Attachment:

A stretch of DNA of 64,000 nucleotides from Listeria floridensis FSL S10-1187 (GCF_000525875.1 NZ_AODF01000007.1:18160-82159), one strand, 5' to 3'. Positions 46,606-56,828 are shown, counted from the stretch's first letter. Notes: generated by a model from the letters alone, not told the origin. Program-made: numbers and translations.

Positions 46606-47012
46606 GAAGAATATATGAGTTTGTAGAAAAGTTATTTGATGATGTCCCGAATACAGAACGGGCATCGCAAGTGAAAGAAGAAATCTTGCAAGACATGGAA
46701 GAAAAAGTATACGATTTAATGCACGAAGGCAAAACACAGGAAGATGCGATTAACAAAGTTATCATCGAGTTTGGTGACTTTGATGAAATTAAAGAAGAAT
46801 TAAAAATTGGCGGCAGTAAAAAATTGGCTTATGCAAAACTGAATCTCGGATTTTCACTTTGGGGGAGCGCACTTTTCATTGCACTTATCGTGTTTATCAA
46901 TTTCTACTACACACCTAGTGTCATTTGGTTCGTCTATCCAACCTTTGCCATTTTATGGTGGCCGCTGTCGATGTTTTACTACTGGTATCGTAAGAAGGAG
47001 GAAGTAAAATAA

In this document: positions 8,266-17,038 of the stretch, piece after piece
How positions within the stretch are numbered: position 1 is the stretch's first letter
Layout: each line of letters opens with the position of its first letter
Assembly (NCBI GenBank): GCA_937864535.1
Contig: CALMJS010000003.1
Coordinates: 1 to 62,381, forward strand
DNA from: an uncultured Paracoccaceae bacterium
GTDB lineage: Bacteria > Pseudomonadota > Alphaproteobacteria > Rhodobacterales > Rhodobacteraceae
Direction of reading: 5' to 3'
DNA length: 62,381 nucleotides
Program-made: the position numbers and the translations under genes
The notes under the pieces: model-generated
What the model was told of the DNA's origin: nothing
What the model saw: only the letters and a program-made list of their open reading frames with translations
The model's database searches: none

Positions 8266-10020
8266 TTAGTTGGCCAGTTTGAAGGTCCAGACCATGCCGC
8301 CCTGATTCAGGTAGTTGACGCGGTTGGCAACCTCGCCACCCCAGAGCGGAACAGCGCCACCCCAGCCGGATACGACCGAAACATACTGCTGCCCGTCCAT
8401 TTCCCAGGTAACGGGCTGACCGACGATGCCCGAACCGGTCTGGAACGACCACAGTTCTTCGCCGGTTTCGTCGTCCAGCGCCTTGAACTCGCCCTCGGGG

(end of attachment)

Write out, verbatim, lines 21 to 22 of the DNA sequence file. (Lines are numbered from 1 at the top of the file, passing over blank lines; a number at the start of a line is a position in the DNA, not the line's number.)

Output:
What the model saw: only the letters and a program-made list of their open reading frames with translations
The model's database searches: none